While the Apple-loving press holds its collective breath for what is expected to be an early 2010 announcement of an iPod touch-based tablet computer, the real deal is coming from a company with almost of a decade of tablet PC experience. Microsoft is now in the final stages of developing a book-like tablet device (code-named Courier) that completely rethinks the concept of personal computing.

Microsoft's Courier device uses a so-called "booklet" form factor that provides two 7" color screens—similar to an open book. The screens are multi-touch (of course), support gestures and cross-screen copying, and work with either fingers or stylus-like pens. There's a hinge in the center, providing the look and feel of a book spine, and a camera on one of the booklet's "covers." According to reports at Gizmodo, ZDNet, and elsewhere, the project is being driven by Microsoft's "Chief Experience Officer" (seriously, his real title) J Allard, who previously oversaw Xbox and Zune development. (And they call me a blowhard.)

What's most interesting about Courier is that it dispenses with the traditional slate-like tablet design (a design that Apple uses with the iPhone and iPod touch and is expected to continue to its own tablet PC-like device). You can close the Courier, like a book, and carry it around—again, like a book. There is the possibility that Microsoft would actually sell this device itself instead of foisting it off on PC maker partners, as is typically the case. And it's possible that a smaller version with 4" screens (code-named Codex) could appear, as well.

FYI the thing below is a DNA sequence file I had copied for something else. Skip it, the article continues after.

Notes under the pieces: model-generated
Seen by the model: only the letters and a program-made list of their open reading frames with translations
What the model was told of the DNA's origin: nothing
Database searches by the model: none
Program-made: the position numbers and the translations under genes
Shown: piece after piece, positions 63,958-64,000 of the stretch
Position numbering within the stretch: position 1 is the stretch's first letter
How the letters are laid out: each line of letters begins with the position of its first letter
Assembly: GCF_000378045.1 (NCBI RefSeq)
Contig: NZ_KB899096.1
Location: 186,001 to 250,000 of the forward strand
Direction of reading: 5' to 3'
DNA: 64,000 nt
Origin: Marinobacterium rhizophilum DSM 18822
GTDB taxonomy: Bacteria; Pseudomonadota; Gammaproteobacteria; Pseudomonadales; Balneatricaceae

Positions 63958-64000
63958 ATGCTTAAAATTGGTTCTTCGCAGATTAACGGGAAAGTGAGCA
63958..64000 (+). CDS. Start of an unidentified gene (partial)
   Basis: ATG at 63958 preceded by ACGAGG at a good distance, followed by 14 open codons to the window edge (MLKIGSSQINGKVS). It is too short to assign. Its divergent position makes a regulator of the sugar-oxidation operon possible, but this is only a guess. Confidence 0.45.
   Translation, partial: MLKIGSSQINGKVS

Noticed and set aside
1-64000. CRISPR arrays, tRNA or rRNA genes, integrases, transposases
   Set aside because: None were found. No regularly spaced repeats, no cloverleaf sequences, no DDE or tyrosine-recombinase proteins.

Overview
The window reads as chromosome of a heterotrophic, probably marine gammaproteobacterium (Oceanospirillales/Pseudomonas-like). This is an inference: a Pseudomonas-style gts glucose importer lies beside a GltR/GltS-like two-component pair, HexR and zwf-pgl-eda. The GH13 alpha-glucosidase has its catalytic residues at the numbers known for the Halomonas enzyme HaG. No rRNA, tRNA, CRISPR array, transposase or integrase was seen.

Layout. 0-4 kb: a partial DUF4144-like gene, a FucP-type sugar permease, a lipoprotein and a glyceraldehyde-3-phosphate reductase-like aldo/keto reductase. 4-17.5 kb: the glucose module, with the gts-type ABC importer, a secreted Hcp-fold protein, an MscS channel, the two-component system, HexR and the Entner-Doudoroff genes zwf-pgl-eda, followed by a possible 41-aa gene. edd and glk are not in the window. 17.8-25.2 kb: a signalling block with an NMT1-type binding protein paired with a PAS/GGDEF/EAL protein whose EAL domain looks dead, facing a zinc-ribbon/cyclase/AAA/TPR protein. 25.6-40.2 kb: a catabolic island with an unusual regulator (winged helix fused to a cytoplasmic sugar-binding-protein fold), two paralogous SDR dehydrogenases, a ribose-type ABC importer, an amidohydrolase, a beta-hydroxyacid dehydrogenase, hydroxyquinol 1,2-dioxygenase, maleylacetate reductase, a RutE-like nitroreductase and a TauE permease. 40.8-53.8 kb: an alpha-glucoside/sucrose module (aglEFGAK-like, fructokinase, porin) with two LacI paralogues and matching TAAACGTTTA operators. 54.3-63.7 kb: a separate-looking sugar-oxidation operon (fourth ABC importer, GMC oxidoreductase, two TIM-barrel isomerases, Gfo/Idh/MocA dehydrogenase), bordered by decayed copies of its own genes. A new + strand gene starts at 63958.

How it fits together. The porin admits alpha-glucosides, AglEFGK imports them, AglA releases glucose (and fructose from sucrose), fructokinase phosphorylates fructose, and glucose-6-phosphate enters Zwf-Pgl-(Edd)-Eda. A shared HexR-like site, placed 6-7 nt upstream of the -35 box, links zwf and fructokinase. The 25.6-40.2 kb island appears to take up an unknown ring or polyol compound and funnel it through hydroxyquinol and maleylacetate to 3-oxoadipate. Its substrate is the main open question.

Microsoft released the first version of its Tablet PC-based OS software back in 2002 and has been innovating in this space ever since. The company has shipped updated Tablet PC software at least three times since that initial release—in a second Windows XP Tablet PC Edition version, in Windows Vista, and in Windows 7—and has shipped several generations of touch-enabled software through its Ultra-Mobile PC (UMPC) initiative, its Surface-branded touch tables, and, most recently, with Windows Touch in Windows 7. Its new Zune and Windows Mobile systems both sport multi-touch capabilities, as well. Put simply, this is not technology that Apple invented or even came to market with first. But you'd never know that from reading traditional news sources.

That said, although Microsoft did get there first, Apple is the only company with a truly successful touch-based interface. The Apple iPhone dominates the consumer smart phone market in the United States, and its iPod touch is one of the best-selling MP3 players ever created. But if Microsoft's Courier project looks as good in the real world as the prototypes do, expect it to send Apple racing back to the design labs.

I should note that although Gizmodo was the first blog to broadcast news about the Courier device specifically, ZD Net's Mary Jo Foley previously published information about a "Microsoft Tablet PC Take 2" that pretty clearly references the same device.